Digital Hermeneutics II: Sources, Analysis, Interpretation, Annotation, and Curation

Veranstalter: Matthias Hemmje, Almut Leh, Uta Störl, Dennis Möbus, Binh Vu, Helmut Hofbauer, Christian Nawroth

23. November bis 24. November 2023 in Frankfurt am Main

Foto: akinbostanci / Getty Images

Digitization has reached almost all areas of science and scholarship. And even in the cultural sciences and humanities, computers, databases and digital tools are increasingly important. Last year's annual conference "Digital Hermeneutics: Machines, Procedures, Meaning" of the research cluster digital_culture dealt with the theoretical and conceptual challenges inherent in hermeneutic methods, tools, and applications. The results of the conference supported understanding and meaning, when algorithms, programs, machines, and other technical procedures contribute to it[1]. Following up on these initial theoretical and conceptual results, we now want to address more technical aspects of methods, technologies, tools, and applications supporting Digital Hermeneutics under the title "Digital Hermeneutics II: Sources, Analysis, Interpretation, Annotation, Curation" and take a look at digitally supported hermeneutic research processes and anticipate the future of digitized working practices in the cultural sciences and humanities.

Without such digital support systems, it will no longer be possible to index, find, annotate, and curate the ever-growing number of digitally available resources for research data. Digital systems are also already in use for analyzing, indexing, enriching, and annotating multimedia data. But what about systems that support the analysis, annotation, and interpretation of digital research data – thus: representation of hermeneutic methods – and their results as well as supporting machine learning, reasoning, and finally automating the documentation of annotation, interpretation, and understanding?

In an exchange between humanities scholars and computer scientists, we want to explore the possibilities and limits of the vision of digitally supported hermeneutics circling around the following questions:

  • Digitization processes bear the risk of information loss or structural shifts and biases. How can these risks be dealt with?
  • The transformation of sources to data involves coding and enables the enrichment with information. How does one deal with the loss of the original source characteristics? Do standardizations promote a focus on unifying features of different sources or can nuances and deviations also be mapped?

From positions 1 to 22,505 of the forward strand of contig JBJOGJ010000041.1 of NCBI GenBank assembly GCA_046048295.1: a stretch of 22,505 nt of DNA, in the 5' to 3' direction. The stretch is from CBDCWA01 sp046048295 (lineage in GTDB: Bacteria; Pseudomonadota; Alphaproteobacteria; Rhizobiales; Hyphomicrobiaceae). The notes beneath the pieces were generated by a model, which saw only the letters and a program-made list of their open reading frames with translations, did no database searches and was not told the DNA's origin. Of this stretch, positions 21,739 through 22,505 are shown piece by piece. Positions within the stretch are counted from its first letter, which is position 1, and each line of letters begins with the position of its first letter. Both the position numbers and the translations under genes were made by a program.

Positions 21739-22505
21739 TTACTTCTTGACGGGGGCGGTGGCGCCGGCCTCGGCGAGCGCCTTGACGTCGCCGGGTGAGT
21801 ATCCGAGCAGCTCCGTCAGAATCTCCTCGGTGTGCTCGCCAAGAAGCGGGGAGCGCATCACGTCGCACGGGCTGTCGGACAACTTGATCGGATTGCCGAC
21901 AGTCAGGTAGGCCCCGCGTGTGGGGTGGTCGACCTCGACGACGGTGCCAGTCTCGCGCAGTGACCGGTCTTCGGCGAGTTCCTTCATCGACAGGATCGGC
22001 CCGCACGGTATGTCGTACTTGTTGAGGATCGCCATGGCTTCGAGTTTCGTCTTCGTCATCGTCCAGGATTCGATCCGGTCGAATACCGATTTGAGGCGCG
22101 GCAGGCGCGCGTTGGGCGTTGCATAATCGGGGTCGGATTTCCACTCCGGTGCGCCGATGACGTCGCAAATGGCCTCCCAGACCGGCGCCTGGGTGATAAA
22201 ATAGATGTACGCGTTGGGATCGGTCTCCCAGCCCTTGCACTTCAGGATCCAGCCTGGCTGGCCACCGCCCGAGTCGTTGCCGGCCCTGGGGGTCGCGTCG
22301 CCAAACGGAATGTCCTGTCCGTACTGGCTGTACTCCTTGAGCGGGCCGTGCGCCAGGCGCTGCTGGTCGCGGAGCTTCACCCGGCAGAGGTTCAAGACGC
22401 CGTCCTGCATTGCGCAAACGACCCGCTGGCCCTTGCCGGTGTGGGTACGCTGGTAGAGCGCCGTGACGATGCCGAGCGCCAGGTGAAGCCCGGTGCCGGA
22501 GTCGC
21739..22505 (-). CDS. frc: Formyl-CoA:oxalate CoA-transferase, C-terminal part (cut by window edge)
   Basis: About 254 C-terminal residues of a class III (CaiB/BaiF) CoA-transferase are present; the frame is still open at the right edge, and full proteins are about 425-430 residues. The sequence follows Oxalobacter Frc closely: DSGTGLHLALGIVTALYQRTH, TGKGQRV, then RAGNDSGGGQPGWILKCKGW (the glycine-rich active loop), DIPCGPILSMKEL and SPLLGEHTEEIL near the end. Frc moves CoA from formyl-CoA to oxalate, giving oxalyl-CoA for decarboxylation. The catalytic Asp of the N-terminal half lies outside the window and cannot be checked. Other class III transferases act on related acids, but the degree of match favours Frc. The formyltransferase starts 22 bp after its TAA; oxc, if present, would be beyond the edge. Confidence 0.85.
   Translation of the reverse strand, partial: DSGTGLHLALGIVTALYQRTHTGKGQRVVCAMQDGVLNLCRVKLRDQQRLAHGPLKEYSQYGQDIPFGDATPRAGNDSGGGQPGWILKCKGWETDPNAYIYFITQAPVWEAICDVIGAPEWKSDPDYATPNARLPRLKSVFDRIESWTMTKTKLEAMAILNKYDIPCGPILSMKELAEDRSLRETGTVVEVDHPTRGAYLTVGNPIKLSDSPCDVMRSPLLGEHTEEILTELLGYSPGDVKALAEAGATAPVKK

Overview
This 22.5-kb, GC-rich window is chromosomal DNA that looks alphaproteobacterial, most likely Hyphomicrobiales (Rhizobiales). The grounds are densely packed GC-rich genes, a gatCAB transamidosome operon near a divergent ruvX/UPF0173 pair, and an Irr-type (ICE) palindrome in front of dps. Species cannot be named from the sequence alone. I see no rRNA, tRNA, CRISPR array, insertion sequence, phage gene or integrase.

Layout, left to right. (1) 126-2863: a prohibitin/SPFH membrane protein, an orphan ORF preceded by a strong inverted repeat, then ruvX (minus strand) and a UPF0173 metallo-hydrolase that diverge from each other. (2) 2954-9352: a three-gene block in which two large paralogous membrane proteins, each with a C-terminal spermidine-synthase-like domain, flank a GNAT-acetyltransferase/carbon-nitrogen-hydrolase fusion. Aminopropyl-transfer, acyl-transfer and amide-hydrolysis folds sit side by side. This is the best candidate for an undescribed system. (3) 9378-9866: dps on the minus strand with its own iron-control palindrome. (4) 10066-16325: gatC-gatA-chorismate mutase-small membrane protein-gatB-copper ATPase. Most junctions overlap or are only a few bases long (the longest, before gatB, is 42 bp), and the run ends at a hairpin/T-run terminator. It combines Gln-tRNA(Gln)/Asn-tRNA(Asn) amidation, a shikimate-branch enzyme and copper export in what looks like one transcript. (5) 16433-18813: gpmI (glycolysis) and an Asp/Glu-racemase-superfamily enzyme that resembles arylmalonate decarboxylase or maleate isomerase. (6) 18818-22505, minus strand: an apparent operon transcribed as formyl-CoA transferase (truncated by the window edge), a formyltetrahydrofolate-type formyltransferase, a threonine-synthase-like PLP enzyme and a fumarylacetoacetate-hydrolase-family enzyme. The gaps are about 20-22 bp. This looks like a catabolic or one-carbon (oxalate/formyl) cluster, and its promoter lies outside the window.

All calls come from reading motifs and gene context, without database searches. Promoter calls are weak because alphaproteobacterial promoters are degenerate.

• Do the questions and epistemological interests of humanities, cultural studies, and social sciences change the availability, quality, and quantity of sources in the form of data?
  • How can algorithms and tools support, possibly even expand, research questions and epistemological interests in the humanities, cultural studies, and social sciences?
  • Can computer science also benefit from the discussion of methods in the humanities, social sciences, and cultural studies?


12:00 - 12:30   Welcome and Introduction
12:30 - 13:30 Keynote Andreas Fickers: Working on the “Digital Hermeneutics Cookbook”.
Some recipes for turning “raw” into “cooked” data
13:30 - 15:00 Panel I Digital Hermeneutics – Problem Statements
13:30 - 13:45   Michael Piotrowski: Model, Corpus, Interpretation: Elements of Computational Hermeneutics
13:45 - 14:00   Discussion
14:00 - 14:15   Bianca Mix: Towards an Evidence Storage for Hermeneutic Argumentation in a Knowledge Management System
14:15 - 14:30   Discussion
14:30 - 14:45   Carlos Manuel Romero Torrado: Soft and Hard Digital Hermeneutics. From Close Reading to Data Analysis
14:45 - 15:00   Discussion
15:00 - 15:30 Coffee  
15:30 - 17:00 Panel II From Data to Scientific Questions for Digital Hermeneutics